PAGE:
John McCain's visit to a nuclear power plant, the first in recent history by a presidential candidate, highlights the promise and peril of a technology that is a key component of his sweeping plan to help the country overcome its energy crisis.
The Enrico Fermi Nuclear Plant outside Detroit, named for the first physicist to split the atom, is home to both an operating power plant and another reactor that had a partial meltdown in the 1960s. It was decommissioned in 1972, while its successor continues to operate.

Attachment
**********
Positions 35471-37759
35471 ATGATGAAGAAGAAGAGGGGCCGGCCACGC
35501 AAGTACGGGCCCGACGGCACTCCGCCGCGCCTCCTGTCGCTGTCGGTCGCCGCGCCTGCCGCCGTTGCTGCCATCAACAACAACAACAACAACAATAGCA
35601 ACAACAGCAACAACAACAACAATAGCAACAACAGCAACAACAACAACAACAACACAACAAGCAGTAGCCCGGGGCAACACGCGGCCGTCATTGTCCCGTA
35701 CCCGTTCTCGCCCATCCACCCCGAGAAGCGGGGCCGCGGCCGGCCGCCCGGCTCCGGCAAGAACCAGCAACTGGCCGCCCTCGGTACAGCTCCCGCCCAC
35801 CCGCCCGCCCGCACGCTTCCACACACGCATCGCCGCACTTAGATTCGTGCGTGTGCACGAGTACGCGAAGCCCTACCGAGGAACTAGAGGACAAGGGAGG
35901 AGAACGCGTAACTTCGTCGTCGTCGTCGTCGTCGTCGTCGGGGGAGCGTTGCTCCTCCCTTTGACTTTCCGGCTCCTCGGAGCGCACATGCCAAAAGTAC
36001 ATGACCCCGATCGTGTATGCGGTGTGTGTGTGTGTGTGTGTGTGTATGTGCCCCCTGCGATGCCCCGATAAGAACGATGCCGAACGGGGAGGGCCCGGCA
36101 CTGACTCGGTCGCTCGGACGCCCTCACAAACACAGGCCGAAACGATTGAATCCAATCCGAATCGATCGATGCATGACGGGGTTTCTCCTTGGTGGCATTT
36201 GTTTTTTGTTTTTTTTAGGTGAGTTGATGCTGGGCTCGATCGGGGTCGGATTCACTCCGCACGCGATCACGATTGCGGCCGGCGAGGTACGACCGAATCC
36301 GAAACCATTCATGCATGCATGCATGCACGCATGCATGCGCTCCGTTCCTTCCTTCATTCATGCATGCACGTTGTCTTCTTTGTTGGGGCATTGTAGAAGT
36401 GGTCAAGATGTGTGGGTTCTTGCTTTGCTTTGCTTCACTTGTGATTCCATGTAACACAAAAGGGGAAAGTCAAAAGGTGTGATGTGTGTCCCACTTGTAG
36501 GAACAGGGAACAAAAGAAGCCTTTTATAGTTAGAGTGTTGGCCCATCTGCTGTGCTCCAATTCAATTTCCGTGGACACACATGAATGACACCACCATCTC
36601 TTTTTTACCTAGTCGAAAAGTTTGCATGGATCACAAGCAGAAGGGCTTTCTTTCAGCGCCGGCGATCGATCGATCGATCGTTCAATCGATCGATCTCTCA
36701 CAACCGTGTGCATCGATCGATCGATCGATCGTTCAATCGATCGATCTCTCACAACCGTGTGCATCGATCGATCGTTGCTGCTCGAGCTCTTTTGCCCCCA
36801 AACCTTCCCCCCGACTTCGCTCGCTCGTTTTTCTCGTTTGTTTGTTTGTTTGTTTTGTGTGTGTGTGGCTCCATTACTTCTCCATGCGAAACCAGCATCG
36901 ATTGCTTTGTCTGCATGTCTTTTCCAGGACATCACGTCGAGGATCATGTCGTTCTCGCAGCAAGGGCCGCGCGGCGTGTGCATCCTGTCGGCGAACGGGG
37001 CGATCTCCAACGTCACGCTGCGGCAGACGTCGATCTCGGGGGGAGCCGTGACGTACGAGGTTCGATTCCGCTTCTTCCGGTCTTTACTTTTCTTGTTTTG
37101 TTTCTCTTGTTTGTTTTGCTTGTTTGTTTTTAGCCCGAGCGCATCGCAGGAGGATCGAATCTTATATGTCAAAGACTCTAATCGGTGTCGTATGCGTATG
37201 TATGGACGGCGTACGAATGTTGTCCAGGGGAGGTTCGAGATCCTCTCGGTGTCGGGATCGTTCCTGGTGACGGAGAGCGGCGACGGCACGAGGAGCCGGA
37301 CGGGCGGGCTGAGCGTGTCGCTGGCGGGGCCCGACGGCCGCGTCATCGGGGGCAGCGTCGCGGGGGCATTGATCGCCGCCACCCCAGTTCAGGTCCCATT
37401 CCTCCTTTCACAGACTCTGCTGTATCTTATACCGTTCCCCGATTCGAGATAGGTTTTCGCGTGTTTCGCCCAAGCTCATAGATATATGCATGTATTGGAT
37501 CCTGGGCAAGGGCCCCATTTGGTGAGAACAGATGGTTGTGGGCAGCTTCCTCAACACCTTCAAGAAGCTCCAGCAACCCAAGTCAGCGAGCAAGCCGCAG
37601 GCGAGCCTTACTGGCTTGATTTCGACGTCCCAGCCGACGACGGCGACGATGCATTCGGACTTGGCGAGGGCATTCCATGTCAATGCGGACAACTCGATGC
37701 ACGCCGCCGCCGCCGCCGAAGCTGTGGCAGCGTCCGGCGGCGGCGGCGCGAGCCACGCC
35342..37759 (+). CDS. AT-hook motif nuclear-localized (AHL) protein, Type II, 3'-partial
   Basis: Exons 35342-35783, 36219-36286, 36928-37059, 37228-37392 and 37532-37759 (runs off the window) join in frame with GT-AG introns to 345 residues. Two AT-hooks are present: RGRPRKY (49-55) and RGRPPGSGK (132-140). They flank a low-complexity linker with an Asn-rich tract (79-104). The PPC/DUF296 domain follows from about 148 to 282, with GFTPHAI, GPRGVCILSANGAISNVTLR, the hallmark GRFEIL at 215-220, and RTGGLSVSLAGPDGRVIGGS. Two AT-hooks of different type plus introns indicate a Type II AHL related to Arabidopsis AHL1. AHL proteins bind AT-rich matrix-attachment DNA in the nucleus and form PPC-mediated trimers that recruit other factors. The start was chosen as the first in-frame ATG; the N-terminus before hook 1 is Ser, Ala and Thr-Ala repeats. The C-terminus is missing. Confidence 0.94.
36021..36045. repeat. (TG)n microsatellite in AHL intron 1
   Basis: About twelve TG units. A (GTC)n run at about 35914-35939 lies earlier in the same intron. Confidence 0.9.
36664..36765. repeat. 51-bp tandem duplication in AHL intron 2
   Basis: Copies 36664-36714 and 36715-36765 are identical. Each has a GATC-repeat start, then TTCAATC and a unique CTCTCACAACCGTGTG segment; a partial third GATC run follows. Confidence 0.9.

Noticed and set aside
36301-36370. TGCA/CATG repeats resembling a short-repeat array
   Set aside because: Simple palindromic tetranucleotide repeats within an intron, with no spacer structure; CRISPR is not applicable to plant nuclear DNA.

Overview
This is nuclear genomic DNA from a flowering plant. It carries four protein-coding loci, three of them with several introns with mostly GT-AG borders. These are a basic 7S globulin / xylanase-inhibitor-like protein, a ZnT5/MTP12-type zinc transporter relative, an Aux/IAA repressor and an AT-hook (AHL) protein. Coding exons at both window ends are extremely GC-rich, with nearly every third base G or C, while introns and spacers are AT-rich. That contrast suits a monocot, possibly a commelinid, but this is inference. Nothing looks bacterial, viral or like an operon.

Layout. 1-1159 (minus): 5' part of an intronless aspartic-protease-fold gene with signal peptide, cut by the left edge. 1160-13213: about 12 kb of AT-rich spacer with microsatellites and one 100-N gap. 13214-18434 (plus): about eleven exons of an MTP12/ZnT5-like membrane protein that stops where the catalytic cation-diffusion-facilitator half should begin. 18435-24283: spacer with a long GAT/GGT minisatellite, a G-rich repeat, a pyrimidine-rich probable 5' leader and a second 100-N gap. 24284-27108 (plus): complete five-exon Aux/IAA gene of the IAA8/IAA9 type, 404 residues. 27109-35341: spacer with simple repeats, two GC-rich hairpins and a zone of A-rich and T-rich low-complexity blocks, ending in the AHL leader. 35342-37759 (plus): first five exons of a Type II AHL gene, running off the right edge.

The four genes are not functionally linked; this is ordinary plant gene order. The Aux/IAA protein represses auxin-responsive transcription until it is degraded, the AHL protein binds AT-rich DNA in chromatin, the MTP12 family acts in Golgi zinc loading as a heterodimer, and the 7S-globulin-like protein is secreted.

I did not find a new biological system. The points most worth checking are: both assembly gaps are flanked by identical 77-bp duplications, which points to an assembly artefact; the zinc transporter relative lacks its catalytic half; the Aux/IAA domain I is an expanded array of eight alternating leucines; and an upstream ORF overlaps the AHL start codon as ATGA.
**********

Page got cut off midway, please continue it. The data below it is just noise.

McCain, who is set to visit the plant Tuesday, is placing great stock in modern-day nuclear technology by calling for the construction of 45 nuclear power plants by 2030. The Republican argues that its carbon-free power generation is necessary to reduce the country's reliance on oil imports and part of any realistic energy program. And he says exposing its expanded use, as Democratic rival Barack Obama has suggested, shows naivete.